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The unusual confessor who broke the Etan Patz cold case

Killing Etan Patz in 1979 may have been the only time alleged killer Pedro Hernandez hurt someone. While he avoided detection for 33 years, the secret took enough of a toll that Hernandez broke down in tears as he confessed, appearing remorseful and ‘relieved.’

Pedro Hernandez is arraigned in Manhattan Criminal Court via video link seen here in this courtroom sketch in New York Friday. Hernandez has confessed to killing Etan Patz.

Shirley Shepherd/Reuters

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After New York police dug into a SoHo basement in April searching for the remains of Etan Patz, a 6-year-old New Yorker who disappeared on May 25, 1979, Pedro Hernandez did something very unusual, family members told the press: He called his sister in New York, to talk about the case.

Working off a tip from an unnamed source, New York police on Friday arrested and arraigned Mr. Hernandez. It was the 33rd anniversary of the day when the tow-headed Etan, lugging a backpack painted with cartoon elephants, disappeared as he walked alone to school for the first time. The subsequent search for Etan sparked national “stranger-danger” fears and turned May 25 into the federally-recognized National Missing Children’s Day.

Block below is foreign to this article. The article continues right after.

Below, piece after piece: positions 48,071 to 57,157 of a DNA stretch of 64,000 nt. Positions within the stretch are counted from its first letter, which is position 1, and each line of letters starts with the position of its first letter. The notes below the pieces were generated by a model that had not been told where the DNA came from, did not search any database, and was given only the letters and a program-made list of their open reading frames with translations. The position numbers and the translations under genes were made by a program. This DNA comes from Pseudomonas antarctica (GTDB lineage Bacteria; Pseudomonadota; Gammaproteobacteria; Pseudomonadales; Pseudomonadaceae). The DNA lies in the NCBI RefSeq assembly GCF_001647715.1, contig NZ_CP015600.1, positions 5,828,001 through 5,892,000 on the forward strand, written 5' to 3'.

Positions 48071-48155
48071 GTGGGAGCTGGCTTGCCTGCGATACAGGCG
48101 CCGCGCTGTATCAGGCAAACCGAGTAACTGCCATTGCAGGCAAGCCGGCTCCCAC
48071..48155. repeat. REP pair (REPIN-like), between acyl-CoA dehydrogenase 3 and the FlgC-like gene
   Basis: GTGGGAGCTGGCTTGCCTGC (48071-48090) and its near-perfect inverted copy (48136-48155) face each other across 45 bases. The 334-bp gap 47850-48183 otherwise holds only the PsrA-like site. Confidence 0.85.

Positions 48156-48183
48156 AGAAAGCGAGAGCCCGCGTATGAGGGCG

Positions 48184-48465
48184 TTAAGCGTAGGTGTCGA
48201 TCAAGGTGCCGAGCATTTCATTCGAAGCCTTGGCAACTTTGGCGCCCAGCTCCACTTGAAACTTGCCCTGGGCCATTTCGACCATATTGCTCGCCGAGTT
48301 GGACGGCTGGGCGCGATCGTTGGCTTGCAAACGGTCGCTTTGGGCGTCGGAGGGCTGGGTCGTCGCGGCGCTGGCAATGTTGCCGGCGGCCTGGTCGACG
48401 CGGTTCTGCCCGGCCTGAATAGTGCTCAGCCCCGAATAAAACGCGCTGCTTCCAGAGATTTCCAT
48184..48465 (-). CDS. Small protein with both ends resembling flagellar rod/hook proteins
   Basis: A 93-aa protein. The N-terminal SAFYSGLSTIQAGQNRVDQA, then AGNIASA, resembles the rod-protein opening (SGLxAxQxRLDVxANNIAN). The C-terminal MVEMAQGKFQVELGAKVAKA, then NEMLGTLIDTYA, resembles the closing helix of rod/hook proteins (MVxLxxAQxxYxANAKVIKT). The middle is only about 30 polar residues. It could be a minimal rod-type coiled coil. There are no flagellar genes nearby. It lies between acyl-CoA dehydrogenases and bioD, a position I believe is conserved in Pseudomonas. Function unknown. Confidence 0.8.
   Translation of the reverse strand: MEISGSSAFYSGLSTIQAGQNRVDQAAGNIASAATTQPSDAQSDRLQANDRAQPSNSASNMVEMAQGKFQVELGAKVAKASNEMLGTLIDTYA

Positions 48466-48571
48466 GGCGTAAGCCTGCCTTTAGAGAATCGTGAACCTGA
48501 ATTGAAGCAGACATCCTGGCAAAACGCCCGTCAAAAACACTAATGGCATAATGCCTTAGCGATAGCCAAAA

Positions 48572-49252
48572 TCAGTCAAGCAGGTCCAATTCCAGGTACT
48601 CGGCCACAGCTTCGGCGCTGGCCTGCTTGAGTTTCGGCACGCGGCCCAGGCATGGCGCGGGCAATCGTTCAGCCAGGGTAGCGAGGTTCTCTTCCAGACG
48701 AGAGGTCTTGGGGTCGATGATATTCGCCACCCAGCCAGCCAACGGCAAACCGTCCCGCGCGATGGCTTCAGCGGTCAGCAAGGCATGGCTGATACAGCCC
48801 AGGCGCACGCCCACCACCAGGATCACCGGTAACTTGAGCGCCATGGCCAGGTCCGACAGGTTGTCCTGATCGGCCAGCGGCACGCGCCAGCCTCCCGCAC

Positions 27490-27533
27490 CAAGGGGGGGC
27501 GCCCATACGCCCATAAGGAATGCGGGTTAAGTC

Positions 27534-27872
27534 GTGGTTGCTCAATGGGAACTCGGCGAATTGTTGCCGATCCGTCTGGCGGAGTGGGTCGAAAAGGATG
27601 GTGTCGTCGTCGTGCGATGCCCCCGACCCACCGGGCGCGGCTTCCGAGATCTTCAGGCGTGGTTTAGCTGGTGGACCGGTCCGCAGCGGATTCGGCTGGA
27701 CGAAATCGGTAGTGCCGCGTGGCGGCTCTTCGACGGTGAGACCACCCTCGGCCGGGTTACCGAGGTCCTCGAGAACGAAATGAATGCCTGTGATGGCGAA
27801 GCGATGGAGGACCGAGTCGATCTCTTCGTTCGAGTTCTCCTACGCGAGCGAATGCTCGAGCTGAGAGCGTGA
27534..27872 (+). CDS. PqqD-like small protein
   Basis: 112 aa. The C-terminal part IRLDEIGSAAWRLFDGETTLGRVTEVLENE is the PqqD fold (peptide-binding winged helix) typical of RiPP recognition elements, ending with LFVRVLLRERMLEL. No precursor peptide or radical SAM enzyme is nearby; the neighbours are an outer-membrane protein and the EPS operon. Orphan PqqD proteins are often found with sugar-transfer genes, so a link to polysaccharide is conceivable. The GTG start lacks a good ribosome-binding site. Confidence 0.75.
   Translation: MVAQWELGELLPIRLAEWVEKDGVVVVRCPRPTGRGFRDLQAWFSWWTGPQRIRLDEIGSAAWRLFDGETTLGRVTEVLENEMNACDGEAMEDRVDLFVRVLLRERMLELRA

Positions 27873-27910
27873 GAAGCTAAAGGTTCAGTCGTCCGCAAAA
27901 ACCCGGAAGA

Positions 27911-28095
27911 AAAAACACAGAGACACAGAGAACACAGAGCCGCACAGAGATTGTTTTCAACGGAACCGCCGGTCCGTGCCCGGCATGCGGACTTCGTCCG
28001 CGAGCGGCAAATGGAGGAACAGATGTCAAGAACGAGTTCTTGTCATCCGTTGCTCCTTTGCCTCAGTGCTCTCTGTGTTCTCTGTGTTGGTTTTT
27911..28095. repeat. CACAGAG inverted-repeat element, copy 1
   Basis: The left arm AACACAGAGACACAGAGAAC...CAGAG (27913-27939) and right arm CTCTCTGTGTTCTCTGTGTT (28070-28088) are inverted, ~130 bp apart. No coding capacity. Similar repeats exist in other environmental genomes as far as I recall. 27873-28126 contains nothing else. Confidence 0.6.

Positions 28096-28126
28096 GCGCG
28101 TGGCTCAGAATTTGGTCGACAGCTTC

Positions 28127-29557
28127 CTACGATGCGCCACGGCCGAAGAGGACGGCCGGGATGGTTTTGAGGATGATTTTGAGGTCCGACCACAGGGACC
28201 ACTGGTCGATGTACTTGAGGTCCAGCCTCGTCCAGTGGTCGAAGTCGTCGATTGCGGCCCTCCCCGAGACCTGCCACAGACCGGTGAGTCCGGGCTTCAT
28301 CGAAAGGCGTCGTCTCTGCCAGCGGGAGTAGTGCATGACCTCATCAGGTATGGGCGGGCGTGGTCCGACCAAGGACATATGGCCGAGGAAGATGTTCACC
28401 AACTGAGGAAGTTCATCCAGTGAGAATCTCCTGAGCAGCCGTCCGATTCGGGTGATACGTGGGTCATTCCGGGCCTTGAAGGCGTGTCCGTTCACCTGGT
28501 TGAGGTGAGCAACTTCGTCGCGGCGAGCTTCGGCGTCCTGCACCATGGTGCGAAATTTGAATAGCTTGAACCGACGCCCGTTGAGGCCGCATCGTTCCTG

The man who had allegedly kept a sinister secret for 33 years broke down during a 3 ½ hour interrogation on Wednesday. He appeared both remorseful and “relieved,” New York detectives said.

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According to police, Hernandez, then an 18-year-old stockboy at a SoHo bodega, said he lured Etan into the basement with a soda, then strangled him and put the body into a plastic bag, which was then presumably taken to a city landfill. Hernandez told police that he realized Etan was “the one” after feeling an “urge to kill.”

While little is known about Hernandez, the story given so far by police is peculiar, experts say, for several reasons, including the apparent lack of sexual assault motive and the fact that Hernandez, described by some as shy and standoffish, appears to have retreated from the act into a quiet middle-class existence in New Jersey, perhaps never hurting anyone again.


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